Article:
“New Music for Trio” is a CD to be listened to without a break, like those concerts, in which Ciammarughi asks the audience not to applaud between pieces, so as to keep each listener constantly poised on the edge of emotion.
Recorded live at Teatro dei Riuniti - Umbertide
Live recording engineer Marco Cocchieri

Ralph Alessi & Fred Hersch
Only Many

By George Kanzler at The New York City Jazz Record
Trumpeter Ralph Alessi and pianist Fred Hersch are not strangers, having worked together in Hersch’s quintet. That they are familiar and compatible with each other is evident in the rapport achieved on this duo album, made up largely of originals and improvised collaborations. The 14 tracks here range from pointillist abstractions like “Ride”, a fast, jabbing creation, and “Peering”, a slower, more deliberate meditation, to more lyrical, melodic pieces like the gravely solemn “Campbell” and Paul Motian’s sensuous “Blue Midnight”. Thelonious Monk’s “San Francisco Holiday” is puckishly animated by Harmonmuted trumpet and Hersch referencing Monk pianisms as well as the composer’s fondness for repeating his theme in solos and comping.
Alessi commands an arsenal of trumpet techniques, equally at home playing darting, crisp runs and smeared, smudged notes as long, mellifluous tones and sumptuous lines like those on his own hymnlike “Humdrum” or the ringing, clarion “Hands”. Aside from the seven largely improvised collaborations, the trumpeter provides four compositions. Hersch’s only work is the gleaming “Calder”, a piece with bright, spiraling lines and geometric intersections between the two instruments that recall the namesake’s mobiles. At times, Hersch’s piano is spare, almost skeletal, interacting with Alessi as well as with himself, his two hands utterly distinct. There’s a fountain-like tinkling on the collaboration “Floating Head Syndrome”, Hersch in a high range contrasting with Alessi’s lower, breathy tone. Yet his playing is romantically fullbodied on Alessi’s “1st Dog”, one of the few originals with a catchy tune, reinforced by snappy trumpet phrases.
But the often cerebral and compelling force of this collaboration rests on the interaction and interplay between the two, especially as evinced in the longest track: “Someone Digging in the Ground”, a tour de force of both musical technique and dual invention sustained for over ten glorious minutes.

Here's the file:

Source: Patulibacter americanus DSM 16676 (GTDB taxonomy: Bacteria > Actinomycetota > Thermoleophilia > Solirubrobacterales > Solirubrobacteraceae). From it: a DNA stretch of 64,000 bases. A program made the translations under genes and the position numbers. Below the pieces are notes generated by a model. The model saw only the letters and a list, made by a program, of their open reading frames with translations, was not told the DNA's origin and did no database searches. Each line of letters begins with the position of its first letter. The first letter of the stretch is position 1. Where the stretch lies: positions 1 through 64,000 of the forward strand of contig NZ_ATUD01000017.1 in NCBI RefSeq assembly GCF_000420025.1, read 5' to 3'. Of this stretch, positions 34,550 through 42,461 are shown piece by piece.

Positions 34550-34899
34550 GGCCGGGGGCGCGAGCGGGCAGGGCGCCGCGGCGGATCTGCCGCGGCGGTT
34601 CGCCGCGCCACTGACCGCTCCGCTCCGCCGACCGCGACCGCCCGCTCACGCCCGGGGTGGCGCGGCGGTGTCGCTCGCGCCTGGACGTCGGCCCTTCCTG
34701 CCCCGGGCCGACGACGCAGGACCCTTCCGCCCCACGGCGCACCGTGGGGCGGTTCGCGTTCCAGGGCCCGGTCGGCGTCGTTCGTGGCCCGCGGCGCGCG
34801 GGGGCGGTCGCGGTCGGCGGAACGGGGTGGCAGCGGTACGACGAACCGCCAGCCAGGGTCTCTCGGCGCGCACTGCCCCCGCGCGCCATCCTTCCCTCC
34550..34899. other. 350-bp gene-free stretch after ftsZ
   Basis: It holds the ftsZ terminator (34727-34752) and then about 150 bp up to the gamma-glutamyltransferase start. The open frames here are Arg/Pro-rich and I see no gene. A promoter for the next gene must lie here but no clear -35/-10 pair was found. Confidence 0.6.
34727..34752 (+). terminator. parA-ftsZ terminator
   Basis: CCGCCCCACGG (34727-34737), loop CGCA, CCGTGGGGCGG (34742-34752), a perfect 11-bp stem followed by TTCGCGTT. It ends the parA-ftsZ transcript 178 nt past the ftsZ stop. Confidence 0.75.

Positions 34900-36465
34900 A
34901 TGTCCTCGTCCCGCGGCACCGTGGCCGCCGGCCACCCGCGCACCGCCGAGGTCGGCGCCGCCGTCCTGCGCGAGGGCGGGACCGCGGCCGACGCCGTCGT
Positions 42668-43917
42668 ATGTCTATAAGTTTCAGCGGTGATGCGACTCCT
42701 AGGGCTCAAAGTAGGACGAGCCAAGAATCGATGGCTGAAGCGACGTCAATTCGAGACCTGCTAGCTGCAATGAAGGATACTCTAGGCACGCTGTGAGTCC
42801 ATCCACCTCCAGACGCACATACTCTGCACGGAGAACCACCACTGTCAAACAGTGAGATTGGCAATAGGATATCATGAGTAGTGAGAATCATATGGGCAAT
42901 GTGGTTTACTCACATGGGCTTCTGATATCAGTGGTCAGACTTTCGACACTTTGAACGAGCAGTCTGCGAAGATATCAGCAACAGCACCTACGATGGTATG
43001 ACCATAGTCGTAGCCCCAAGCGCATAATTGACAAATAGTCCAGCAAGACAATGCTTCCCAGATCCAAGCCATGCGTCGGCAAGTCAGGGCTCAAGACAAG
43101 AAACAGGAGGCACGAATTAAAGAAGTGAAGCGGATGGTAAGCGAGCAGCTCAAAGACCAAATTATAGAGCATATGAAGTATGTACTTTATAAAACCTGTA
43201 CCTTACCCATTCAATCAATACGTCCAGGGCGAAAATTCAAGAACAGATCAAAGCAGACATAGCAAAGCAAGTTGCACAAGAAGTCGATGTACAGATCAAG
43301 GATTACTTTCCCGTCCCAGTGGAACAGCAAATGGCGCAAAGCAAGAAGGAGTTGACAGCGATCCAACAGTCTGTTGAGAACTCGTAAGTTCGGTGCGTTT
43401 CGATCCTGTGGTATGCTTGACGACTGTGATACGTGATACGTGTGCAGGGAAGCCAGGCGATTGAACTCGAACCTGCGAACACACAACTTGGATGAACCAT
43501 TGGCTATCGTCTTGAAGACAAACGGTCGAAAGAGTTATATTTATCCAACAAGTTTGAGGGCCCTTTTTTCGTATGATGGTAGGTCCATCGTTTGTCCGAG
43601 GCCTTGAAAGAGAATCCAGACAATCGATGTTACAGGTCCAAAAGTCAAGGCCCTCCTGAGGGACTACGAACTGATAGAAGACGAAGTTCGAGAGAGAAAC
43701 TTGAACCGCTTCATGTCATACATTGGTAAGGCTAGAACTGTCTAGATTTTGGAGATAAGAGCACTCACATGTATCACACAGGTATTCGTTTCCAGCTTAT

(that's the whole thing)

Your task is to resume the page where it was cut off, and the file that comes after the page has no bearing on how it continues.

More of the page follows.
By CamJazz
The second work by Ralph Alessi on CAM Jazz, after the successful debut of “Cognitive Dissonance”. This time the trumpet player shares the honor of appearing on the cover with Fred Hersch, a pianist of great class, who is in perfect accord with his partner in adventure. “Only Many” is prevalently a CD for four hands, proof of the great complicity created in the studio at the time of the recording.
The brief, intense introduction, “Ride”, seems to be almost a warning to the listener, a call to concentrate on what will happen during the 60 minutes of the album. The velvety “Hands”, composed by Alessi alone, is the prelude to one of the two “cover” pieces on the CD, the wonderful “San Francisco Holiday” by a Thelonious Monk, who can never be mentioned and reinterpreted enough. We have to wait until almost the end of “Only Many” to hear the other virtual guest, Paul Motian, with “Blue Midnight”.
Hypnotic, expanded themes, from Monk to Motian, in which improvisation and interplay reign supreme. Hersch and Alessi pursue each other, chase each other, overlap each other and slowly find increasingly different languages and expressive forms, resulting in an utterly fascinating, magnetic CD. Short, essential themes, almost always lasting between two and four minutes, except for the two interpretations of other composers and the long suite, “Someone Digging in the Ground”, which is the prelude to “Snap”, the grand finale.
A new, interesting development of the artistic dialogue between the pianist and the trumpet player that began a few years ago in Pocket Orchestra by Hersch and destined to further, surprising developments.